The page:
Curious phrase, isn’t it? When we had dogs — two Border collies and Alfre (shown), a Retriever-Samoyed mix — I often looked at them and thought “that’s how I want to work — eat, nap, chase a few squirrels, nap, go for a walk, nap.”
Joking aside, who doesn’t admire service dogs? The Dec-Jan issue of the Washington State Bar Association journal, now called the NW Lawyer, introduced me to the concept of Courthouse Dogs. 49 dogs now work in 21 states and other locations, with add’l programs under development. The trained dogs may comfort a witness — they are particularly good for children testifying against abusers or witnesses with extreme anxiety. The Washington Supreme Court upheld the use of a “facility dog” in the courtroom in a burglary case, where the victim suffers from developmental disabilities and was extremely anxious about testifying. His own service dog accompanied him. The defense objected, arguing “undue prejudice,” compromise of the defendant’s right to confront his accuser, and an aura of sympathy. The Court found for the dog.
But the concerns about the effect on the right to a fair trial are legitimate. Courts have addressed them in several ways — influenced in part by experience with other types of service dogs in the courtroom. The dog may not need to be in the witness box; if it is, it’s typically not visible to the jury. Judges can give “cautionary instructions,” telling the jury not to consider the dog’s presence. And of course, defendants and their witnesses have the same rights to a dog’s presence as witnesses for the prosecution.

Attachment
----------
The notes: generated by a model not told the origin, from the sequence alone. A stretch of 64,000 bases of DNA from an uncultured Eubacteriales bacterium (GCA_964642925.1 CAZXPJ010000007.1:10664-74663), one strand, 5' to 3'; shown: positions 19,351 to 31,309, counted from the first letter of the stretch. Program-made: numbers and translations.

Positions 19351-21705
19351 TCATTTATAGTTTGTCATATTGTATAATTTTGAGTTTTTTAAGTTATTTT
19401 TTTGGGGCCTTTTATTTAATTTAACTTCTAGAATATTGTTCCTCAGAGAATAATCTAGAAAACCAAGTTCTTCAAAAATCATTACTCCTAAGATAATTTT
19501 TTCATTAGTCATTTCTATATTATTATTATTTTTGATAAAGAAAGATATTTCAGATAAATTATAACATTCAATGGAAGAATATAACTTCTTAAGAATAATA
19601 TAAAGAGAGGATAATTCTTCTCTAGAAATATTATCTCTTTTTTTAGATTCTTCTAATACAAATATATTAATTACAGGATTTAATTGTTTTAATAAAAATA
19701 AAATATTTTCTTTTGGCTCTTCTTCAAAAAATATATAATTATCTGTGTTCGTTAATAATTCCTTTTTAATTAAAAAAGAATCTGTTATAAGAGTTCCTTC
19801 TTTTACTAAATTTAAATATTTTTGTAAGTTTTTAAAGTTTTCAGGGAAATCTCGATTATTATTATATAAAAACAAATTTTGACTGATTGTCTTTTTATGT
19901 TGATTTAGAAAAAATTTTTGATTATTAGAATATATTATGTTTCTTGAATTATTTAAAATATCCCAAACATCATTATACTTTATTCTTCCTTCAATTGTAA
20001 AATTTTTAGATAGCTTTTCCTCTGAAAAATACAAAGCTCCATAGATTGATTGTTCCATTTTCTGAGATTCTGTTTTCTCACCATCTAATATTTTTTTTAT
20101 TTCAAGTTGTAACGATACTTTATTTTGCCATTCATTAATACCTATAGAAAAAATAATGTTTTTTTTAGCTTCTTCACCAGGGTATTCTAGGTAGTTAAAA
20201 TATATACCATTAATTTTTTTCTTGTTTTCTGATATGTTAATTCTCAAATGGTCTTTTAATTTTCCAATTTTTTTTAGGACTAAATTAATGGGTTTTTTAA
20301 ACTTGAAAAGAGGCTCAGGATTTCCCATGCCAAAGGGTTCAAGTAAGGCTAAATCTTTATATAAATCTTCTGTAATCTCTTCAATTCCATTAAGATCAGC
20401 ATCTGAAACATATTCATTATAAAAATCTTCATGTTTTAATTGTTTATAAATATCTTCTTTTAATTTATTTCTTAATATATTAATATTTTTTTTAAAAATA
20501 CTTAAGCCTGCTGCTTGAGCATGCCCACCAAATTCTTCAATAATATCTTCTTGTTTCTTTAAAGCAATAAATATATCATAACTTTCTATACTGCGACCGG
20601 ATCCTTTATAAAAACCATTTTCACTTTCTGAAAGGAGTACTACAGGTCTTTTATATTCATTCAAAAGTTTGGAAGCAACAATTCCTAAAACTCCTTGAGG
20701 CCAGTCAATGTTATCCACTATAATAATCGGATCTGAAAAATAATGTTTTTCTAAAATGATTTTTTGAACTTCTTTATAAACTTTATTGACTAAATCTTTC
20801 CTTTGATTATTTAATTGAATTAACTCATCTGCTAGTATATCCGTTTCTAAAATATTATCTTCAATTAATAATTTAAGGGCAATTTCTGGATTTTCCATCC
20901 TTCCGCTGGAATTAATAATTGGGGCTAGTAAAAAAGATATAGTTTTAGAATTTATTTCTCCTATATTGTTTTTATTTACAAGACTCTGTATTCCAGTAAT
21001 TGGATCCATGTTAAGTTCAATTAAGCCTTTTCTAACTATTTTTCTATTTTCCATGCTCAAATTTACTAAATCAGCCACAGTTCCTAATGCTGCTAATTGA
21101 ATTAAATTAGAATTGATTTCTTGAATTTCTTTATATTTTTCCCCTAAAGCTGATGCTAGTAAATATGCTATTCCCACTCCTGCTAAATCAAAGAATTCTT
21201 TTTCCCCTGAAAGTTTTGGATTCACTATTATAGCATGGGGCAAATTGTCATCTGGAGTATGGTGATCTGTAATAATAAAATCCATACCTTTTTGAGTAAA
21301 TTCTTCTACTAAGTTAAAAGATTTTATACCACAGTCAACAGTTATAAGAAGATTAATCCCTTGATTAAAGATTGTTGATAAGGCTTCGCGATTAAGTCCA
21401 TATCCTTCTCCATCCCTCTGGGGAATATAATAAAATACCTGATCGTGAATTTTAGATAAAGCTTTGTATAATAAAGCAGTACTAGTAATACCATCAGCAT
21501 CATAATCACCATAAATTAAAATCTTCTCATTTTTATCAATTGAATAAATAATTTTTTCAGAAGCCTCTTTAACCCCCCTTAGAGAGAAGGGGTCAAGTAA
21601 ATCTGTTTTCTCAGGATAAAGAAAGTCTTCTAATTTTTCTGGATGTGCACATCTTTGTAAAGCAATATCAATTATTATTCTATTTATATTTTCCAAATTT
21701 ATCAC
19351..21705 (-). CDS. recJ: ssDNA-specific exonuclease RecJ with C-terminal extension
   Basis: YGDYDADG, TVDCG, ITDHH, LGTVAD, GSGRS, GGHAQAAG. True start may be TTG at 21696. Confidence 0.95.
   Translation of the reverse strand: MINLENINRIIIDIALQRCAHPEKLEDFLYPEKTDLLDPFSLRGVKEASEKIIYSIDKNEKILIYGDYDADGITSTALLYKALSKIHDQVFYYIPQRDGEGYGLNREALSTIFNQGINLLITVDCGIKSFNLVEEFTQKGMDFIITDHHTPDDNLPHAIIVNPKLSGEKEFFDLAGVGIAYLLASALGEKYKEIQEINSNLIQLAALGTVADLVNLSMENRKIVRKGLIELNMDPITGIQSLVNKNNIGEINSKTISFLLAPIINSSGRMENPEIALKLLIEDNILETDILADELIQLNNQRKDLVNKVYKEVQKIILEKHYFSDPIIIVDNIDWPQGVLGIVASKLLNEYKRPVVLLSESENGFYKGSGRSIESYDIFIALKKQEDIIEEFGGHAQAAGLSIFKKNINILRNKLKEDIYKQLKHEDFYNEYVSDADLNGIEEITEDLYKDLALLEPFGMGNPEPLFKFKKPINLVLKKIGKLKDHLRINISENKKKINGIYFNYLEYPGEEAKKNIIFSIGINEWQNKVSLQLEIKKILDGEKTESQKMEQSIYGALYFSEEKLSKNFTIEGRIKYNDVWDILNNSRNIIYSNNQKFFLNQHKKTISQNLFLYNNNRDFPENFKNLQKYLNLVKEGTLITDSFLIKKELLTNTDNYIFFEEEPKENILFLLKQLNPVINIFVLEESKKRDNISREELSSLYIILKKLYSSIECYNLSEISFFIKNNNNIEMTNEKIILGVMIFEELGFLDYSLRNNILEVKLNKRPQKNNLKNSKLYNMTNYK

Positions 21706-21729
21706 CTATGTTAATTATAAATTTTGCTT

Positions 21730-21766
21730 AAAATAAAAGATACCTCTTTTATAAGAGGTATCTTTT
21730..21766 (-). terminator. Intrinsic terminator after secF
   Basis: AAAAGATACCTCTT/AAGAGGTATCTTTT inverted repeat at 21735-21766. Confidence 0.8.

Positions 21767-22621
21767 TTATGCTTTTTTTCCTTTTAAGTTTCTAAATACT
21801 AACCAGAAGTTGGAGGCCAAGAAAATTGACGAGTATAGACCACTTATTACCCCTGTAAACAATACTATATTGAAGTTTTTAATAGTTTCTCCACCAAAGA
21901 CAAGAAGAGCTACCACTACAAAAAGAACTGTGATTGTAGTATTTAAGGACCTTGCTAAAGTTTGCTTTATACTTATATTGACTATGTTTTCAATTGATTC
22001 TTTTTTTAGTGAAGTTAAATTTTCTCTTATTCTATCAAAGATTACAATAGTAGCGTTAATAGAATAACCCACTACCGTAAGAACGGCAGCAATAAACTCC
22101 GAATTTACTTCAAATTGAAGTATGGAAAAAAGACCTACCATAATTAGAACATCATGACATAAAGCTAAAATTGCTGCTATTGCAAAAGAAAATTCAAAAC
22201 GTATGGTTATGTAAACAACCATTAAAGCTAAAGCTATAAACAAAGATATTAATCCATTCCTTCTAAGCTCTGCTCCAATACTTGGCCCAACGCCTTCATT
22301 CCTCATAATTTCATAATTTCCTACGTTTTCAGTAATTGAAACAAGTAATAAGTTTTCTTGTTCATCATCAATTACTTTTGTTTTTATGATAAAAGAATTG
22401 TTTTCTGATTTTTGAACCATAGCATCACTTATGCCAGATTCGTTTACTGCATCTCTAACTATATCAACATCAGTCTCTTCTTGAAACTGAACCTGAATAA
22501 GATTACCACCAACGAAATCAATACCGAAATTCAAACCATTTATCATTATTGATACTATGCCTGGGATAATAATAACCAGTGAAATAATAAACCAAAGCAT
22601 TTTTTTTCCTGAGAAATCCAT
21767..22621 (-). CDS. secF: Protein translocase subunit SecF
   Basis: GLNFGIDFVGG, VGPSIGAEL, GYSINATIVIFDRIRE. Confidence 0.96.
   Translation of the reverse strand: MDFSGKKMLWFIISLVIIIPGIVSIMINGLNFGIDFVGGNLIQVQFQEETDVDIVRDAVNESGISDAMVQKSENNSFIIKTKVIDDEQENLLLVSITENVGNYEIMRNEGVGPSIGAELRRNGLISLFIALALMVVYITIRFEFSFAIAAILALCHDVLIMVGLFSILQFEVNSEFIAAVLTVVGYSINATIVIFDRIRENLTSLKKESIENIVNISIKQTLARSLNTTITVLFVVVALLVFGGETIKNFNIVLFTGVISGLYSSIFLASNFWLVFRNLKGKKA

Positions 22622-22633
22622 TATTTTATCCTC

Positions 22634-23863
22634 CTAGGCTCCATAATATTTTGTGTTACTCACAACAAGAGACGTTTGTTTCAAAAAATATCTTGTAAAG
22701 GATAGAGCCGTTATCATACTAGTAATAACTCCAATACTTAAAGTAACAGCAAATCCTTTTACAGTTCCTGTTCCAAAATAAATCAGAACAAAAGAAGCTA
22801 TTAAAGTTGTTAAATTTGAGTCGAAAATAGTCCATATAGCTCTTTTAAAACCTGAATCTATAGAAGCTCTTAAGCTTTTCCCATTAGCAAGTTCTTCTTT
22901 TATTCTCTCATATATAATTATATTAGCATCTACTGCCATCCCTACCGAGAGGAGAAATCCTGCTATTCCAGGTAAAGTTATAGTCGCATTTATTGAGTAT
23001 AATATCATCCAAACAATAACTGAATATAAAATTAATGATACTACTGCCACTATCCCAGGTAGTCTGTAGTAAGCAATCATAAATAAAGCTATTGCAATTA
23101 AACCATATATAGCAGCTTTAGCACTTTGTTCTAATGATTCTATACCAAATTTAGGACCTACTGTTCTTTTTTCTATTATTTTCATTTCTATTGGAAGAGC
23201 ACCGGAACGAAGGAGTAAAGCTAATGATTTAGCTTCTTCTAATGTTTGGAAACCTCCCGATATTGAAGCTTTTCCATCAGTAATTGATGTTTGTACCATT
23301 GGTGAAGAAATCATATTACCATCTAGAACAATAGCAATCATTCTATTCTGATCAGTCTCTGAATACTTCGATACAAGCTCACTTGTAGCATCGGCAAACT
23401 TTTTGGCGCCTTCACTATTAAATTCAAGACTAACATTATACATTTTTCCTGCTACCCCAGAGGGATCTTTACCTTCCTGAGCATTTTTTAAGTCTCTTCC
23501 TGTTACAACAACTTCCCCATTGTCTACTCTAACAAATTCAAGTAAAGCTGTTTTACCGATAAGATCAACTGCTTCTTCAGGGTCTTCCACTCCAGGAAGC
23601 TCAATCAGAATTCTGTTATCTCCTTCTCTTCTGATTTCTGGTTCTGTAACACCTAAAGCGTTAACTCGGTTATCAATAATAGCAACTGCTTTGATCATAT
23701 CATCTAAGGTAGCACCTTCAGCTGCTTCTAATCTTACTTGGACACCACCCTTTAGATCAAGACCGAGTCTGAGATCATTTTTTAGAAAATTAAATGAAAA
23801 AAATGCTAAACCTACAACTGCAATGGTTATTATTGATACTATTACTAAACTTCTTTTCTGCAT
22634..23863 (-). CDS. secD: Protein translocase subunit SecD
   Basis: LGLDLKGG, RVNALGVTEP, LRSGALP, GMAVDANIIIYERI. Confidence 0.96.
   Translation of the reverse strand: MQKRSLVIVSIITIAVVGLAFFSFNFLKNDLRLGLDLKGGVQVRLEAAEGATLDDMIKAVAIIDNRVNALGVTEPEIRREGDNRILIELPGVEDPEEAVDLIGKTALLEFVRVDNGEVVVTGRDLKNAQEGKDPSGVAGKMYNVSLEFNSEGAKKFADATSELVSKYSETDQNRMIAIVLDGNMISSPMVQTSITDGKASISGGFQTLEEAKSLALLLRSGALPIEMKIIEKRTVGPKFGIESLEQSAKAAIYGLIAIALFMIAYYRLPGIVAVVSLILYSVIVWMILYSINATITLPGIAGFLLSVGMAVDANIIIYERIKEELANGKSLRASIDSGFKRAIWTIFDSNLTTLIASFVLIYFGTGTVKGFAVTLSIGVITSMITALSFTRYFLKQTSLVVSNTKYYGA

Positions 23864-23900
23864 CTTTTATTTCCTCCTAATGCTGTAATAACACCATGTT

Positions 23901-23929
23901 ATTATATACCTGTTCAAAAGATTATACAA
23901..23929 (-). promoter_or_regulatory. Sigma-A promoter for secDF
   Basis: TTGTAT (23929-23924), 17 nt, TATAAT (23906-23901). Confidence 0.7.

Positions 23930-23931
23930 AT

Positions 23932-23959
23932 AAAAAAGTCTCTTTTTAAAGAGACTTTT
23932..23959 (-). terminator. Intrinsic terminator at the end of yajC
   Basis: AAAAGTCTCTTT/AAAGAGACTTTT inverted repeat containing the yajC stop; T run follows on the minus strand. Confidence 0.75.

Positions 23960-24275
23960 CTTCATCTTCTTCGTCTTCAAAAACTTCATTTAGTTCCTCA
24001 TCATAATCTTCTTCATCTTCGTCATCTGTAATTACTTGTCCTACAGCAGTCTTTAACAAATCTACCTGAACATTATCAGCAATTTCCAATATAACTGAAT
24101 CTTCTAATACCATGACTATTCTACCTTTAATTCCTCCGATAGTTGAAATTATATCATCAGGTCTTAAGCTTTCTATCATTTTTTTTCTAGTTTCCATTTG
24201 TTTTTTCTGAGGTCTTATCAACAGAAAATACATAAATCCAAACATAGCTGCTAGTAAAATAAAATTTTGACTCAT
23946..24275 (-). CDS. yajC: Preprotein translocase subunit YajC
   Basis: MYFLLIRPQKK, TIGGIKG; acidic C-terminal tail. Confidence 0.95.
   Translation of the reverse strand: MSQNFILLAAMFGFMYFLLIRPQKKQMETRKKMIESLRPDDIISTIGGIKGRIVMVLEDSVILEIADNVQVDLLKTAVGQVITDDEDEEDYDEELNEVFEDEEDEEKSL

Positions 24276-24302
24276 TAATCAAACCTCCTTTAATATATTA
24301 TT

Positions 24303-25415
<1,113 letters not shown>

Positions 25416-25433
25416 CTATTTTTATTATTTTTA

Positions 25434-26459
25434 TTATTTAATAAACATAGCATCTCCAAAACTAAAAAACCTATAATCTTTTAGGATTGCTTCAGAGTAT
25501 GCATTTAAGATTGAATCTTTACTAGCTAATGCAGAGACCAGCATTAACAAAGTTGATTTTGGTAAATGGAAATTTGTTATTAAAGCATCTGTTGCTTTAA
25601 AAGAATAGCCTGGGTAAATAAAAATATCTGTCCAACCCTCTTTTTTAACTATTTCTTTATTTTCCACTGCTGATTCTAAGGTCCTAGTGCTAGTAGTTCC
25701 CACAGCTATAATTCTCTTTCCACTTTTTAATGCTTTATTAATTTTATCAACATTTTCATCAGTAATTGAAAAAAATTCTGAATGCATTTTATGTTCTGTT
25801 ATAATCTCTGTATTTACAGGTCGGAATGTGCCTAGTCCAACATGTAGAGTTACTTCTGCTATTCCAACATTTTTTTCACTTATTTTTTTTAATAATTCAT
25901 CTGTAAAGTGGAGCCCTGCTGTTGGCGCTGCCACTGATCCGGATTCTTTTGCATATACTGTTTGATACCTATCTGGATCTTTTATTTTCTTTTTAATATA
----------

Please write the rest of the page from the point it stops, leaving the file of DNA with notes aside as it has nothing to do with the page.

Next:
Can you use a service or facility dog, or an argument about one, in your story? How will your characters respond? These dogs bring comfort; how can you can use to add tension?
I recently read of a dog named Rosie who is used in New York to accompany terrified children in the witness box. I would love to read a novel with a courthouse dog as a character!
I’m in love with Rosie already!
I think that Rosie’s story can be found in the book “Devoted” — I know the Pickard’s who trained her and many other Service Dogs … including Tuesday who helps Luis Carlos Montalvan who writes his experience in “Until Tuesday” … amazing people and awesome dogs
Thanks, Lyn. Gloria, the book Lyn mentions might be a good reference for your novel.
My mind is working in that direction already – maybe in my next book that I just started. I have a full sized tri-color collie named Maggie. She’s a dog everyone seems to fall in love with. I think in the book version of My Sister’s Keeper by Jodi Picoult, the lawyer had a border collie he used as a service dog, and to my recollection was allowed to have him in the courtroom. It’s been quite some years since I read it.
Was that dog a Border collie? I’d forgotten, though we probably still had a BC when I read it. Yes, the lawyer had a service dog trained to warn him of on-coming seizures.
I was so glad to read this both because I think it’s a fascinating subject, and because I have a special interest in service dogs. In my novel, Organized to Death, one of the characters is deaf and uses a service dog. Your post sparks a great idea (I think) of having the uncle in court with his dog, and another dog for a witness. Many, many readers are dog lovers, so I think their interest would be sparked every time a service dog works. Thanks, Leslie!
You’re welcome, Jan! Service dogs have always been allowed in courtrooms, of course, but I love the idea of a facility dog, a service dog trained to work with a variety of people in difficult situations. I’ve certainly seen instances where it could have helped tremendously.